Reading Strategically on the GMAT:
When preparing for the GMAT, students are often concerned about the amount of time it will take to go through the Reading Comprehension passages on the test. Three to four passages can be a lot to read for many students, given the time constraints of the exam. If this sounds like you, I want you to remember two words: read strategically.
The purpose of reading a GMAT passage
Most of the reading you currently do is likely for one of two reasons. First, you may be reading for pleasure, in which case you probably want to absorb as much of the material as possible for your own enjoyment. Second, you may be reading for school or work, so you need to make sure you understand the material thoroughly.
When reading for the GMAT, you are reading for an entirely new reason: to answer the questions correctly. As we only see one question at a time on test day, this means we must read the whole passage before seeing all of questions. However, we do not want to get bogged down in the passage, since the only reason we are even looking at it is to answer the given questions.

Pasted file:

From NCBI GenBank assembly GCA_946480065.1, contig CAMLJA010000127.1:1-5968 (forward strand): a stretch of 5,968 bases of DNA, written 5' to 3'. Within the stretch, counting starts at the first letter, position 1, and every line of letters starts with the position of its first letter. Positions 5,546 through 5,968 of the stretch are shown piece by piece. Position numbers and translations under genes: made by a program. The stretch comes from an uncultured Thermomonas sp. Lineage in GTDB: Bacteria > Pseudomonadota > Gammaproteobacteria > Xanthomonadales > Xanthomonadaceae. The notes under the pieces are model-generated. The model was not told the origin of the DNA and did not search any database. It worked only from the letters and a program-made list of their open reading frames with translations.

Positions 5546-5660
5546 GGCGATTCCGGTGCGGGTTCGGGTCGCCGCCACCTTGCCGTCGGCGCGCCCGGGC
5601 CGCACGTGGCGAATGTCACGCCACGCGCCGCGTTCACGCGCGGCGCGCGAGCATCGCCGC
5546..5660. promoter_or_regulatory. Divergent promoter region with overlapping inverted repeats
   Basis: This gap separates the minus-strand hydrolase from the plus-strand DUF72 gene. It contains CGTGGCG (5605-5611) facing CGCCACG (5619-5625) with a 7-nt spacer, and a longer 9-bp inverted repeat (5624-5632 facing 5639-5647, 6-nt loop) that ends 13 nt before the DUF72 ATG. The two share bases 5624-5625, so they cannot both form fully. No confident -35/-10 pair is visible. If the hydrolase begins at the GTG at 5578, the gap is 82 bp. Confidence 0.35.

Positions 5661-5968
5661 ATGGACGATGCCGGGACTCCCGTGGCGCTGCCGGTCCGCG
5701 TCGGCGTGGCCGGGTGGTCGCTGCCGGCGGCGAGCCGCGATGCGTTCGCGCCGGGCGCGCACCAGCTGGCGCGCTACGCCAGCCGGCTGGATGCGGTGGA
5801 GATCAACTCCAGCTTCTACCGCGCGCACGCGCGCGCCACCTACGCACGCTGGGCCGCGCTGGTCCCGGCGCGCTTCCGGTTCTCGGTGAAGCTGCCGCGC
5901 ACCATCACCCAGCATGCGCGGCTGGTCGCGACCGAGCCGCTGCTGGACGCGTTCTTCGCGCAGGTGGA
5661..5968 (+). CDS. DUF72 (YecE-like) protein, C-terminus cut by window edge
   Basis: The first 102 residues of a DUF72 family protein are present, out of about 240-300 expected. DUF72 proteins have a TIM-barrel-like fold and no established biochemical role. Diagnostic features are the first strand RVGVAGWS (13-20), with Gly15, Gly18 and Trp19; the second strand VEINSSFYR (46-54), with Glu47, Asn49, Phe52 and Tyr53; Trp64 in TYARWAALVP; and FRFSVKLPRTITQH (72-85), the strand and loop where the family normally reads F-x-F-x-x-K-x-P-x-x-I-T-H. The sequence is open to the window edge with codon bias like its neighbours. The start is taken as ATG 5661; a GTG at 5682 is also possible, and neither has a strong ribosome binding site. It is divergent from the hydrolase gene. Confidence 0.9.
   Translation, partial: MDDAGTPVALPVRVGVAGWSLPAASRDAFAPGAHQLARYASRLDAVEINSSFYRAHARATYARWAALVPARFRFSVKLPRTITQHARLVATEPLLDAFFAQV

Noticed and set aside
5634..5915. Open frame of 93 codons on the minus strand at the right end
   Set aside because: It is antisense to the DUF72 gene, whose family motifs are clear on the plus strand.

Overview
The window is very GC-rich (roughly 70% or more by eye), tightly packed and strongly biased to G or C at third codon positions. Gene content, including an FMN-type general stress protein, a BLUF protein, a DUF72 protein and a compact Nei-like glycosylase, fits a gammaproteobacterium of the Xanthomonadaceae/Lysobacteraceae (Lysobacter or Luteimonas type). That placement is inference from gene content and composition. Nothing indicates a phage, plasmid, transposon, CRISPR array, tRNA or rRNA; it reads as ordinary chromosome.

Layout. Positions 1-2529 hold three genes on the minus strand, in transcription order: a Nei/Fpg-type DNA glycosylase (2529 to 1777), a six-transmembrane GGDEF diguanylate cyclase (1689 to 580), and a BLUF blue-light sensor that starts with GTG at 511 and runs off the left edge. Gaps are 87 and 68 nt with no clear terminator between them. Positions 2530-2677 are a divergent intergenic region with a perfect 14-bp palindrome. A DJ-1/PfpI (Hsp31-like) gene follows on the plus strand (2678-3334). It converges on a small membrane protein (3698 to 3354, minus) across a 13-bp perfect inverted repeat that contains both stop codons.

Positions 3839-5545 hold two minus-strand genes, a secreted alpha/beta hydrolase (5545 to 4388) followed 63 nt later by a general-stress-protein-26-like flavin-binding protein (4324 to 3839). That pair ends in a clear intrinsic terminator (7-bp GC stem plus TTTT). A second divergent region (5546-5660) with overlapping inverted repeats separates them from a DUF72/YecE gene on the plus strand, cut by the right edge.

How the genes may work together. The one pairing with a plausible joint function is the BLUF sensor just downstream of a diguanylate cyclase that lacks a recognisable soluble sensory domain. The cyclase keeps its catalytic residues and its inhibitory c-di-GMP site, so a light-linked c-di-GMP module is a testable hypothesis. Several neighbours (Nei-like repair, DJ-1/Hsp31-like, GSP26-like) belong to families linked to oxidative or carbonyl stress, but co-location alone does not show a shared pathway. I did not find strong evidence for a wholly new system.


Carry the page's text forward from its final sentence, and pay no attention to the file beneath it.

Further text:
Your goals when reading a passage
The key, therefore, is to read strategically. As you work your way through the passage, do not get stuck on the details. Instead, focus on the big picture. This means you should read the passage with two goals in mind. Your first goal is to determine what the author is focused on and why the author has chosen to focus on this particular topic. Your second goal is to determine the structure of the passage, so that when you do see a question about a specific detail you can quickly find where the answer is in the passage.
By following these steps, you will be well on your way to both answering almost all of your Reading Comprehension questions correctly, and also finishing your test on time.